Oracle APEX: Creating a simple RSS feed

A few weeks ago I attended the Mid Atlantic Oracle User Group (MAOP) meeting in Reston Virginia and although I sat in traffic for about 5 hours that day I was intrigued by some of the things I saw people doing with Oracle APEX.


One potential use case I could think of right away was creating RSS feeds from simple database queries. These RSS feeds could link out to existing applications which have easy to understand URL's. An example of an "easy to understand url" would be something like the following Google URL: http://www.google.com/search?q=Oracle+APEX as the parameter "q" has a value of a string.

So...
I dug around and couldn't find an example of someone doing this so I posted a "tweet" using the Oracle and Oracle APEX hashtags (#Oracle & #APEX) and sure enough a persone from Germany (Carsten Czarski) was nice enough to point me to this page which is written in German. I don't know German but this posting was enough for me to get dangerous and create an RSS feed using Oracle APEX.

So, without further discussion, here is the RSS feed I built and how I built it

1) coded the following Oracle PL/SQL Stored Procedure

CREATE OR REPLACE PROCEDURE sp_rssfeed(
p1 IN NUMBER DEFAULT NULL
) AS
v_xml blob;
v_user VARCHAR2(100);
BEGIN
SELECT user
INTO v_user
FROM dual;

WITH a AS(
SELECT *
FROM (
SELECT owner, count(1) num_tabs
FROM all_tables
GROUP BY owner
order by count(1) desc
)
WHERE rownum <= 5
)
SELECT
XMLElement("rss",
XMLAttributes('2.0' as "version"),
XMLElement("channel",
XMLElement("title",
'Title: APEX test RSS Feed, User:= '||v_user),
XMLElement("link",
'http://www.oracle.com/global/de/community'),
XMLElement("description",
'Description: APEX test RSS Feed, p1:='||p1),
XMLElement("language", 'en-us'),
XMLElement("copywrite", 'Copyright '||
to_char(sysdate, 'YYYY')||' Rich Murnane'),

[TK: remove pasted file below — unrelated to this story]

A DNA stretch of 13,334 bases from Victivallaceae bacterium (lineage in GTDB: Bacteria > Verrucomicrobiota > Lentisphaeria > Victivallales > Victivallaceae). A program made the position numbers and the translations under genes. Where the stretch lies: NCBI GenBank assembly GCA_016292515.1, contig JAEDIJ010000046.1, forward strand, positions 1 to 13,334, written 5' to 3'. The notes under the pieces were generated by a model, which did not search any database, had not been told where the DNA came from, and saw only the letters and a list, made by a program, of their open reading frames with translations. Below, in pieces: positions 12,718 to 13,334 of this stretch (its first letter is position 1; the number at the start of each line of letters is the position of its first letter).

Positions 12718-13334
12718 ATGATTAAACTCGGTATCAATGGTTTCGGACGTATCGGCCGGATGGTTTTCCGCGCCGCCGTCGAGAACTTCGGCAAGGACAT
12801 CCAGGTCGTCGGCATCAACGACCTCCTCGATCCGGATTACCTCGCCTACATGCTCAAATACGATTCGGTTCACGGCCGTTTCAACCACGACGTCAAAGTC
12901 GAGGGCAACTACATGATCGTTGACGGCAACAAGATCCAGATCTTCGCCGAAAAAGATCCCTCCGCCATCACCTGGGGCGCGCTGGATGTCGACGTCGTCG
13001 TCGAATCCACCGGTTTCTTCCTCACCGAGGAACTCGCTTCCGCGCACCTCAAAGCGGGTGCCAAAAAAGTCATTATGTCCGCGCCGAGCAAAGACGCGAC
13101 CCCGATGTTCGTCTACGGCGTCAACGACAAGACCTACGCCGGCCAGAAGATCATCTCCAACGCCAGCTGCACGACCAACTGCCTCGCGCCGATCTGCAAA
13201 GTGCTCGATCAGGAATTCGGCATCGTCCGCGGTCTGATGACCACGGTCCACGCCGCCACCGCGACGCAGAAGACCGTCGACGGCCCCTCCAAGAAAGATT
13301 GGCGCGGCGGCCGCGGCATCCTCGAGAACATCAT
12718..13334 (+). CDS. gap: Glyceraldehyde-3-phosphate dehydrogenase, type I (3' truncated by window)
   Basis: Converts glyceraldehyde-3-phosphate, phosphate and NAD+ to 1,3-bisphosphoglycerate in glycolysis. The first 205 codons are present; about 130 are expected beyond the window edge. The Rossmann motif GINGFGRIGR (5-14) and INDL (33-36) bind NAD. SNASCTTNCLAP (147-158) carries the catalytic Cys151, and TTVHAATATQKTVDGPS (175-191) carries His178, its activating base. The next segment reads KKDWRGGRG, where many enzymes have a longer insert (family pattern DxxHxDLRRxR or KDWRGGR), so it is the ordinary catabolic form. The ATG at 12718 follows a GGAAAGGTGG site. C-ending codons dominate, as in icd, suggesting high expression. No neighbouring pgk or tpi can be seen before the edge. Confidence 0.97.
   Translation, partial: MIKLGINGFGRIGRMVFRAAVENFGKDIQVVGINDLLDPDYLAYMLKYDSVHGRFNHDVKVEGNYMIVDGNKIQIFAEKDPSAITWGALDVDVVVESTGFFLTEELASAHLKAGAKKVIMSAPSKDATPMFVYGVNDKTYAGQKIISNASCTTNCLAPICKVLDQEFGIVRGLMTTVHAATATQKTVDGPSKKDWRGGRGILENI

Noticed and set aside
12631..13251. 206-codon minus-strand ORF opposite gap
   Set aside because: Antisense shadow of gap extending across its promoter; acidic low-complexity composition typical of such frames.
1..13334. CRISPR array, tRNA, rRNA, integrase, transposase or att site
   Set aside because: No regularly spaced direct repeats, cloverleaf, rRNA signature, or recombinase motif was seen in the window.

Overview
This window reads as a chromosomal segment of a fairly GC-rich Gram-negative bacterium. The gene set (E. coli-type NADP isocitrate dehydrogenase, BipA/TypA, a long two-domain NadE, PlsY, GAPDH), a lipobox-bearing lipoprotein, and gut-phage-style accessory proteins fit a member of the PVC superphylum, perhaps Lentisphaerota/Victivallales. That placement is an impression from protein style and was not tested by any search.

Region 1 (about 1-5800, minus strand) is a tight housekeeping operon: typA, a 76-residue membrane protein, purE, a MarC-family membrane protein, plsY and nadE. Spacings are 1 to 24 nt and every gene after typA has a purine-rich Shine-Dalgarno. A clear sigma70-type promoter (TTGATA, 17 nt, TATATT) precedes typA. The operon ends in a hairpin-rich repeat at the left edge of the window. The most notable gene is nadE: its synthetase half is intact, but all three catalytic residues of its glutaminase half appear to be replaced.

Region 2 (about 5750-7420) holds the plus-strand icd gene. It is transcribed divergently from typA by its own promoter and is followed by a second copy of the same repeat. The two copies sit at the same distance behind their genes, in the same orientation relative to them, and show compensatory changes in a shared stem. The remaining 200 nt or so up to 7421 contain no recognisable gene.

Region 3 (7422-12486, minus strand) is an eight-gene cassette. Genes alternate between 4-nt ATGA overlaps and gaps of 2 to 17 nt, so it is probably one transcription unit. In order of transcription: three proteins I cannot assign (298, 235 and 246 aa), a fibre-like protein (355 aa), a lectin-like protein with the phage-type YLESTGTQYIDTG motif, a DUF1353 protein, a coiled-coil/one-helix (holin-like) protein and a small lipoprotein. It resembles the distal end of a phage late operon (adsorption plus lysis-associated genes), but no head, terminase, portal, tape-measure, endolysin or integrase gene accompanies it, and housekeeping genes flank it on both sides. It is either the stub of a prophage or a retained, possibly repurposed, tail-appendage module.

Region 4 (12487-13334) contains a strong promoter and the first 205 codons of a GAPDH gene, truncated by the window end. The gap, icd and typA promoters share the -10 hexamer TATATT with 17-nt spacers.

(
XMLAgg(
XMLElement("item",
XMLElement("pubDate",
to_char(sysdate - rownum,
'DAY, DD MON YYYY HH24:MI:SS')),
XMLElement(
"title",
'The DB user named: '||a.owner||' has '||
a.num_tabs||' table(s)'
),
XMLElement(
"link",
'http://richmurnane.blogspot.com'
)
)
)
)
)
).getblobval(nls_charset_id('AL32UTF8')) into v_xml
from a;
owa_util.mime_header('text/xml');
wpg_docload.download_file(v_xml);
dbms_lob.freetemporary(v_xml);
END;
/
show errors


2) deployed the Stored Procedure in my personal schema and granted execute to public

3) went to the following URL on my laptop (which had APEX running on it, as well as Oracle XE)
http://localhost:8888/apex/RICH.SP_RSSFEED


The content of the XML document:

<?xml version="1.0" encoding="UTF-8"?>
<rss version="2.0">
<channel>
<title>Title: APEX test RSS Feed, User:= APEX_PUBLIC_USER</title>
<link>http://www.oracle.com/global/de/community</link>
<description>Description: APEX test RSS Feed, p1:=</description>
<language>en-us</language>
<copywrite>Copyright 2010 Rich Murnane</copywrite>

<item>
<pubDate>THURSDAY , 11 MAR 2010 07:24:19</pubDate>
<title>The DB user named: MDSYS has 44 table(s)</title>
<link>http://richmurnane.blogspot.com</link>
</item>
<item>
<pubDate>WEDNESDAY, 10 MAR 2010 07:24:19</pubDate>

<title>The DB user named: SYS has 27 table(s)</title>
<link>http://richmurnane.blogspot.com</link>
</item>
<item>
<pubDate>TUESDAY , 09 MAR 2010 07:24:19</pubDate>
<title>The DB user named: WKSYS has 10 table(s)</title>
<link>http://richmurnane.blogspot.com</link>

</item>
<item>
<pubDate>MONDAY , 08 MAR 2010 07:24:19</pubDate>
<title>The DB user named: TEST has 9 table(s)</title>
<link>http://richmurnane.blogspot.com</link>
</item>
<item>

<pubDate>SUNDAY , 07 MAR 2010 07:24:19</pubDate>
<title>The DB user named: SYSTEM has 8 table(s)</title>
<link>http://richmurnane.blogspot.com</link>
</item>
</channel>
</rss>


Overall, very simple and easy to do - the primary issues I see with Oracle APEX:
1) Not all data geeks speak Oracle, too bad because this tool could really make all our lives much easier.
2) Not all shops are going to want to move to APEX. Issues folks might have with include
- Opening up ports to DB servers from outside firewalls
- It's a paradigm shift

In summary, no longer do the user interfaces have to be built by software engineers as now data geeks (architects, database administrators, analysts, etc.) can really become empowered with this. It still might take some time for this to really take off but I've been keeping an eye on Oracle APEX for the last few years and I can tell you that it really does seem to have come a long way w/r/t the technology and adoption. Empowering your high-end knowledge "technologists" (aka data geeks) to build UI's that make their workload easier should in fact be a very powerful argument to have your organization take APEX for a test ride.

Until next time...Rich

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